with the exception of LE duties works to avoid being seen as a product of utility
and the beat goes on...


I sing the praises of all of the above but for every bungee park that gets approved there are a zillion that don't and a bazillion more fun yet lethal ideas that do not get a chance in the marketplace.

Bikes exist because they come from a time they filled a need and if a few citizens got snuffed in the deal that was the price. We were big boys and girls and it wasn't mommies job to protect us from ourselves. Today we are idiots and thank gawd mommy is looking out for us or we wouldn't be able to dress ourselves. No way that scoots jibe with that. Mommy loves little Johny and sometimes when she says no it is for his own good.

The fact that motorcycling is a multibillion dollar industry is what keeps it viable. But all that money would be being spent elsewhere in the absence of the machines.
 

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Why are we having this point, counterpoint?
Because I enjoy your normally astute commentary, but this struck me as conforming to an ideal more than critical consideration of the situation.

The gov't is us. If our elected representatives enact laws, it's usually in response to an immediate problem that *we* want solved. And if not, I reckon we shouldn't be re-electing them.

I would suggest that a good many of our civic safety requirements come as the result of law suits, loud mad mothers, and lobbyists.

Take for instance 3 wheeled ATVs. Gov't allowed them, but after enough of them rolled over and killed children, common sense and greedy lawyers won the day. Ditto, those standing Ski Doos.

When companies stand to make and save bazillions of $ on proven safety equipment like anti-lock brakes, you can bet your bottom dollar they are schmoozing Congressmen to protect us from ourselves. Wanna stop that, prepare for a first amendment fight with the corporations who actually run our country. Bad odds.

If anything, motorcycles seem almost immune to gov't action. I remember reading not long ago that we had more Marines dying in domestic bike accidents than dying in combat. And that was when we were losing a lot more guys in our wars. Did that cause bikes to go the way of the 3 wheeled ATV? Not quite.

So anyone, even the big money in the beltway types comes to the NHTSA with a proposal to put a vehicle on the same roads that they remind us all are a privilege for us to pay for and use that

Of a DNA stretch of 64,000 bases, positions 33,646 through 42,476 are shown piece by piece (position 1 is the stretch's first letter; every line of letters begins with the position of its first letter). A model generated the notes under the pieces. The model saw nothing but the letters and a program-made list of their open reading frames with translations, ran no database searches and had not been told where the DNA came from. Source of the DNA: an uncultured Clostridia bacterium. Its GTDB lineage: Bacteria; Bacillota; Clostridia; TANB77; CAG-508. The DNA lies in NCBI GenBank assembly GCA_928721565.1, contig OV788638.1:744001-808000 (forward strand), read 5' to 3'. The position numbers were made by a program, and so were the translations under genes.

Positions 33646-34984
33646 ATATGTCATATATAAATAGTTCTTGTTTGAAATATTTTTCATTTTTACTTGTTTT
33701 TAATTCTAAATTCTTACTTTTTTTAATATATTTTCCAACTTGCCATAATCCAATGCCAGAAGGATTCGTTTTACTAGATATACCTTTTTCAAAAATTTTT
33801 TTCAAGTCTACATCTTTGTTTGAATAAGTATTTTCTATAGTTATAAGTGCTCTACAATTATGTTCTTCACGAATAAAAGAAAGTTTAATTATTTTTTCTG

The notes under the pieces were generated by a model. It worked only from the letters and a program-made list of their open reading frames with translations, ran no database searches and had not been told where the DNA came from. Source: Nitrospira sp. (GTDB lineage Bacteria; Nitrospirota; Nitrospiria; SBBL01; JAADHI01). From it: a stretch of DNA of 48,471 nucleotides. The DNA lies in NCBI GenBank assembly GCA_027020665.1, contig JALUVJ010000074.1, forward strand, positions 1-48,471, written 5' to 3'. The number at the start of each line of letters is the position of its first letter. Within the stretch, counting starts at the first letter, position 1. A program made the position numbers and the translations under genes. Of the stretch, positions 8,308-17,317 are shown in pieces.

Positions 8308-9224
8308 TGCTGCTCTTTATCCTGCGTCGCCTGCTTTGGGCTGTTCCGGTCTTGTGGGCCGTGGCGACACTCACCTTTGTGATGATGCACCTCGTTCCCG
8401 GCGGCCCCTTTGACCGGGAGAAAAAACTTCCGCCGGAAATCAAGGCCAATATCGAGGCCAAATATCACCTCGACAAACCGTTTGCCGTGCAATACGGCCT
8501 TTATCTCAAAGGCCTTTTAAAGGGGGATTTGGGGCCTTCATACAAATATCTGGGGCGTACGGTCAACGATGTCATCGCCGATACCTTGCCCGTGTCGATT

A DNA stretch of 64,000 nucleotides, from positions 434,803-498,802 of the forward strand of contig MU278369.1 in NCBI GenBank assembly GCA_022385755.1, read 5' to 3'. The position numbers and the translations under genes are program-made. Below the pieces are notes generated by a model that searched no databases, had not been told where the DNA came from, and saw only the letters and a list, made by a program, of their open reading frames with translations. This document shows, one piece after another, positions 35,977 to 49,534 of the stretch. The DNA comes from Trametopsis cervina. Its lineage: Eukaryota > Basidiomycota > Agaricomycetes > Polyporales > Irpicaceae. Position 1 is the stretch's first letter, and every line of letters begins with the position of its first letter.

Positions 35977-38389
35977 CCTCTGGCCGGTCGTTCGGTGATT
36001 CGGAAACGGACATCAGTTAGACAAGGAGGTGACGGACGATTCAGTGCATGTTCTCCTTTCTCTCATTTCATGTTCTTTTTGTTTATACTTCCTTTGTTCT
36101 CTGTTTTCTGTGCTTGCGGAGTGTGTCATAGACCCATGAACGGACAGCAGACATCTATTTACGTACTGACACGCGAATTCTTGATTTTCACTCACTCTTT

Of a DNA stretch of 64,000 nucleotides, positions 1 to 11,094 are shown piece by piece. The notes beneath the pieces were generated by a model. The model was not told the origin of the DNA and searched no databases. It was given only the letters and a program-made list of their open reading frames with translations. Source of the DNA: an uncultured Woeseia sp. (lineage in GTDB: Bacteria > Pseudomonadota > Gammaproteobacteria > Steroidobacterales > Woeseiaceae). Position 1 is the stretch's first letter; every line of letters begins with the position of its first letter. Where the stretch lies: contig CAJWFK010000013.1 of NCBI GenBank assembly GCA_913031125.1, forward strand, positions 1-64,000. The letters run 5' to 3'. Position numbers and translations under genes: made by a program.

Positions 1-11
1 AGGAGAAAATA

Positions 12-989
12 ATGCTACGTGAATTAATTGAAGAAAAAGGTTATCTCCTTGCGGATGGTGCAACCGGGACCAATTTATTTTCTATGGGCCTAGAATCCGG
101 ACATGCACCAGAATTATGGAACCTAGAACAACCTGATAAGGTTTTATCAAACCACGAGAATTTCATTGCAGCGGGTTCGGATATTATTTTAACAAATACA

does not meet the intent of the implemented rules systematically put in place since Nader's Unsafe at any Speed gave them a mandate to punish three generations
I fail to see our punishment. There is certainly no federal helmet law. I can buy a 180 hp Hyabusa without proof of insurance, an hour of training, or a stitch of safety gear.

I understand your disgust with helmet laws, but those are local and you have every right to protest by spending your $ in lid free states. Either way, I'm pretty sure they have little to do with Ralph Nader's protest of an ancient car of questionable design.

Will you remain quiet if you buy a new Indian and find out that it poses a significant safety risk to its operators? If not, is it fair to castigate Nader?

The fact that motorcycling is a multibillion dollar industry is what keeps it viable.
Perhaps, but garage built trikes aren't and they are legal. Can Ams seem to be roaming our landscapes today. No seat belts on those things and they've just come into existence within the last few of years.

But all that money would be being spent elsewhere in the absence of the machines.
Goods create the demand for the fiat currency that chases them. Without the goods, banks would not be making the loans that brings that money into existence. Even if I bought an I-phone in lieu of a bike, there is still a large disparity in the resulting increase to our money supply.

When all is said and done, in addition to lower body counts, it may make economic sense to make our products safer rather than have to eliminate them due to their intolerable liabilities.

With that, I think I'll ride over to the dealer and listen as a new buyer tells his salesman that he's been riding for years just before he pops the clutch and runs headlong into the corn field. If I don't get enough of these cases documented, I'll never get my new corn detector mandated! :D